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A few brief questions on Kell00Bell's post (what is your real name?)... 

>  It is interesting that "Betasuchus"  is similar to Dryptosaurus

Who says this? I've handled the 'Betasuchus' material and recall it 
being somewhat abelisaur-like. Is it in Weishampel and Young?

> Perhaps that was a European island, given the tentative identification of
> Thescelosaurus from Romania.

This is news to me, where was this published? I know Galton (1999) 
referred to much new thescelosaur stuff in his recent paper but I don't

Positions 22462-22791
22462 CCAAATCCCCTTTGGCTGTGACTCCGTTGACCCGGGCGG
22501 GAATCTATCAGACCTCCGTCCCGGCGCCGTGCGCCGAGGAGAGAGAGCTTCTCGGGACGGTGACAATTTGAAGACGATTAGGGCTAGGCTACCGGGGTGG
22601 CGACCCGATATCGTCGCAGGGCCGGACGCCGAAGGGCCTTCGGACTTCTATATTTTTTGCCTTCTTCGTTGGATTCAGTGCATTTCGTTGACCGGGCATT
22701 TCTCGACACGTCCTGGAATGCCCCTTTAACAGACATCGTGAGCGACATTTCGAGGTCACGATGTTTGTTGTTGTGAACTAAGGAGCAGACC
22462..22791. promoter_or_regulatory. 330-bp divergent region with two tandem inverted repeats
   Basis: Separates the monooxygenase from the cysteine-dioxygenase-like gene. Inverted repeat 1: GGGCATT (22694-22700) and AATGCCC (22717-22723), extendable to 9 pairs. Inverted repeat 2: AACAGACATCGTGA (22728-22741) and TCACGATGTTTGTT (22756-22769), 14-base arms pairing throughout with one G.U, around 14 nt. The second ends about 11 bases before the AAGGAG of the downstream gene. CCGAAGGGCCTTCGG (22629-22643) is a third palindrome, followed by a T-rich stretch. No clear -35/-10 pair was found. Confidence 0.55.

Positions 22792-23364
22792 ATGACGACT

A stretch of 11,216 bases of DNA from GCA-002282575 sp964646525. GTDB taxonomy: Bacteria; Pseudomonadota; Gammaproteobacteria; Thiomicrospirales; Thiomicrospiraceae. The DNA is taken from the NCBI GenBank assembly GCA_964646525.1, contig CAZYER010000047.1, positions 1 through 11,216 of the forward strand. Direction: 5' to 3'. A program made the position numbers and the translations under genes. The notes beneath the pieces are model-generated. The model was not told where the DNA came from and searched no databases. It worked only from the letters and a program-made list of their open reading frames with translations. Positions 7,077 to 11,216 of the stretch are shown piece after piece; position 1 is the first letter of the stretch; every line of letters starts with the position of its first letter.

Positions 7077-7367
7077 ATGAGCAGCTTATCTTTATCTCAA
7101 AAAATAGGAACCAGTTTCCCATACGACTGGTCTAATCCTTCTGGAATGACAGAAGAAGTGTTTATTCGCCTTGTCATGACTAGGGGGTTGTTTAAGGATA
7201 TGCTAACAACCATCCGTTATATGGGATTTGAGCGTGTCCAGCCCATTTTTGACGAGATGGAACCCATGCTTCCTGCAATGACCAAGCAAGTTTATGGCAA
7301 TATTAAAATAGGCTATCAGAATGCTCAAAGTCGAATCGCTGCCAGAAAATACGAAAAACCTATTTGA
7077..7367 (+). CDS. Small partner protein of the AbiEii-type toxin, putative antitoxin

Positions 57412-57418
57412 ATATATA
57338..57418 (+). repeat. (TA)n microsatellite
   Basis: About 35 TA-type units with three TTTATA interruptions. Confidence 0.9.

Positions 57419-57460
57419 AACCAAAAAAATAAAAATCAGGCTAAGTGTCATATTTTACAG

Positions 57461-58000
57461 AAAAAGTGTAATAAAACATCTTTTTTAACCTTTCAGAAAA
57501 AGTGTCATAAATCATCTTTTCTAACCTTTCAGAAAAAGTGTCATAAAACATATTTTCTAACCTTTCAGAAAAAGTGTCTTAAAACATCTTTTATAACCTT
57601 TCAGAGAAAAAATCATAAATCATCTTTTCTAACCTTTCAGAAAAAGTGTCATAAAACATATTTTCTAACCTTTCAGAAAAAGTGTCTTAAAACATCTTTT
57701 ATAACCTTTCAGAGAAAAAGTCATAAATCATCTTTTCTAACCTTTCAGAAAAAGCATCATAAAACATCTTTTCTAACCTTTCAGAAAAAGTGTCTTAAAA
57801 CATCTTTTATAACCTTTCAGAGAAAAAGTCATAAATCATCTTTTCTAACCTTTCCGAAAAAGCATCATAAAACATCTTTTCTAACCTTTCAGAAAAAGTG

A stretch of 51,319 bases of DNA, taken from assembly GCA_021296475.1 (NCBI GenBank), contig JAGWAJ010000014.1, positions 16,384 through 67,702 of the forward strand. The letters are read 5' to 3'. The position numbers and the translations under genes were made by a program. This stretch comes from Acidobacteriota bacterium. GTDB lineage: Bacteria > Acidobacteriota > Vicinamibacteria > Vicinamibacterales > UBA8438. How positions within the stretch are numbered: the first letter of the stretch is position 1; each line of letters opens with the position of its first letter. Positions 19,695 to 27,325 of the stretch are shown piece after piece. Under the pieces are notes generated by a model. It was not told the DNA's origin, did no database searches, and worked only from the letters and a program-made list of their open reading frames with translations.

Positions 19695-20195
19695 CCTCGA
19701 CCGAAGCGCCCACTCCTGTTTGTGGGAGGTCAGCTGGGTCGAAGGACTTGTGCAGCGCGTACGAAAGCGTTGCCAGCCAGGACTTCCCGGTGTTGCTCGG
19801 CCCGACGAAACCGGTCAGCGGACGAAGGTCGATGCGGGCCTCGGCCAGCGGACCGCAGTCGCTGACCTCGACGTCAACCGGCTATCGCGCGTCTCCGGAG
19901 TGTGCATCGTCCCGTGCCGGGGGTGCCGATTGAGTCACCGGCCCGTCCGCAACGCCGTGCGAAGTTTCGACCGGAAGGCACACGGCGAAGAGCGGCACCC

recall any of it being from Romania [Galton, P.M. 1999. Cranial 
anatomy of the hypsilophodontid dinosaur _Bugenasaura inferratis_ 
(Ornithischia: Ornithopoda) from the Upper Cretaceous of North 
America. _Rev. Paleobiol., Geneve_ 18, 517-534].

> In addition to a probable America-Europe link, Tarascosaurus,
> in particular, supports a Europe-Africa connection, inasmuch as
> abelisaurs are otherwise known only from Gondwana.  

Note that there are other possible European abelisauroids besides 
_Tarascosaurus_, e.g. the maxilla from Bouches-du-Rhone, France. 
Incidentally, no abelisauroids in the Wealden yet, describe my best 
efforts to find one.

>  Czerkas once mentioned probable South American tyrannosaurs,
>  based on "fragmentary fossils."  

This is probably based on _Genyodectes_, now thought to be an 

On another note - I learnt the other day that there is an oriental drink 
called Tsingtao beer.

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